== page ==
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VEGA News Item

 
An Off Flavour for the EC Register: Acetamide - 24/04/2006
 
Following a negative safety assessment by the Joint FAO/WHO Expert Committee on Food Additives (JECFA), the FSA has considered that it is inappropriate for acteamide to be used as a flavoring agent.
“Following a negative safety assessment by the Joint FAO/WHO Expert Committee on Food Additives (JECFA), this committee considered that it is inappropriate for such a compound to be used as a flavoring agent and accordingly, acetamide does not comply with the general criteria set out in the annex to Regulation (EC) No 2232/96 and should be deleted from the register.” This warning, dated 21 April 2006, has been received by VEGA from Dr James Ridsdale of the Food Standards Agency’s Novel Foods, Additives and Supplements Division.

He adds: “It will therefore not be eligible for inclusion in the eventual positive list of flavoring substances… At the European Commission Working Group on Flavorings meeting on 2 March 2006, the Commission stated that 19 flavoring groups had been evaluated by FLAVIS of which 15 have been formally adopted by EFSA (the European Food Safety Agency). It is currently intended that FLAVIS should complete its evaluations by November 2007 with publication of a positive list of flavouring substances in 2008.”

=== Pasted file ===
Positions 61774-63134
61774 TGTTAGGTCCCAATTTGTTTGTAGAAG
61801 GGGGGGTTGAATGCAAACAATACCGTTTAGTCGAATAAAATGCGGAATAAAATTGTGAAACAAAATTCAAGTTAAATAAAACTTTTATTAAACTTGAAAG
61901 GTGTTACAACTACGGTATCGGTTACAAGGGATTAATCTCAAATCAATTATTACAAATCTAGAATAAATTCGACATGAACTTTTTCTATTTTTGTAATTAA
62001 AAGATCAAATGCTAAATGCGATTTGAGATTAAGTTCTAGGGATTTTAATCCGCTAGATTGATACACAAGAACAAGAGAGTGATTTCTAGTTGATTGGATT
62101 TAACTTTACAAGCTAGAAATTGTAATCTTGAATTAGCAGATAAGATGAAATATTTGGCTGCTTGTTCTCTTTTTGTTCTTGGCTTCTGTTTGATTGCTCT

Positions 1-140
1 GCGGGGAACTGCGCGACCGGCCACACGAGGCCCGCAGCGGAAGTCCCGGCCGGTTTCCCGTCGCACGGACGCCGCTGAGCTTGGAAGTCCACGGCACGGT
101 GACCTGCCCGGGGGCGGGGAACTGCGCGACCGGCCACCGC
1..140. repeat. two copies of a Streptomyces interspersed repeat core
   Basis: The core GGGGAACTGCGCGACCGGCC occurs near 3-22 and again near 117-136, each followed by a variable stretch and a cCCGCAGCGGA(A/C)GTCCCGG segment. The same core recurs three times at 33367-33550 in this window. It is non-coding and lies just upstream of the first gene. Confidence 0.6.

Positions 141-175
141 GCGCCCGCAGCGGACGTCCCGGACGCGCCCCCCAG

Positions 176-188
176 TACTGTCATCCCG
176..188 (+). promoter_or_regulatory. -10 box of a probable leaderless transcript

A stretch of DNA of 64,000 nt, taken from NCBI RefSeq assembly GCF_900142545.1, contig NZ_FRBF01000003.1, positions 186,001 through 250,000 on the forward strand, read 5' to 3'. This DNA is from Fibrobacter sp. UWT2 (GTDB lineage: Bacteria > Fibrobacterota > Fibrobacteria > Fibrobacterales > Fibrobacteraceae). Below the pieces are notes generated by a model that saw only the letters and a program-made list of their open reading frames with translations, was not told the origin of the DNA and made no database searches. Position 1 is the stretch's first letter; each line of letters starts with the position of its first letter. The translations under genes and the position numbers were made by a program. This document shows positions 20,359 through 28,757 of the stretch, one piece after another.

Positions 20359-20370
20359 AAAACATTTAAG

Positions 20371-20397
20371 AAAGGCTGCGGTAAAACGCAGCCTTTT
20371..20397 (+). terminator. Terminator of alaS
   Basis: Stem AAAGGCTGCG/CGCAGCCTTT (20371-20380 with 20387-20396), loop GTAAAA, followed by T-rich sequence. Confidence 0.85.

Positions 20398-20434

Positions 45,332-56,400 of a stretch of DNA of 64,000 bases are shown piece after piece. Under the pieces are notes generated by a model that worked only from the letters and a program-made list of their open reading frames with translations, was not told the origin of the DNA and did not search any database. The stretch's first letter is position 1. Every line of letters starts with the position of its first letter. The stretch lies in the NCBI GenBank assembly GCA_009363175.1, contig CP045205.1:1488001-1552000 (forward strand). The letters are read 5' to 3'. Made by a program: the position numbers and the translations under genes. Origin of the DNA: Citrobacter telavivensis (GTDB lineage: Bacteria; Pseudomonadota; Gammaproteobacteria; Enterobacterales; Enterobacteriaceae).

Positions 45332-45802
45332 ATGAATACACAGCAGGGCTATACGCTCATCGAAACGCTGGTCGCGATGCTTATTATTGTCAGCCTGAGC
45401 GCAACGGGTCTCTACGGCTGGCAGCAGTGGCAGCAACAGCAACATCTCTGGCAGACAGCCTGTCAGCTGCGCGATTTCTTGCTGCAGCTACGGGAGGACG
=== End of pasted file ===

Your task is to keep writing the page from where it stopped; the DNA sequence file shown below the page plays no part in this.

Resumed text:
We comment that flavorings, like processing aids, are poorly – if at all – described on food labels. When consumers smell a rat of dubious or questionable provenance – actually acetamide smells mousy as we remember from school chemistry – they should flex effectual muscle: first take queries to the retailer or outlet and follow up with enquiries to the manufacturer’s or importer’s consumer affairs department, keeping records and dates of all exchanges. If satisfaction is not achieved, raise the matter with the local Trading Standards Office, which can be reached through the Town Hall.

Flavorings are used in many savoury foods. Some may be products of GM. Enquiring consumers and boycotters are more effective than banner wavers out in the street. Mighty supermarkets recognize that one consumer moved to an enquiry of this type may represent a hundred or more malcontents who take their custom (and much other shopping) to a competitor; therefore, formal complaint, comparison, and praise are effective.

Acetamide must be distinguished from acrylamide, which arises in cooking and heating objectionably in reactions in some foods containing proteins and sugars.
 
 
 

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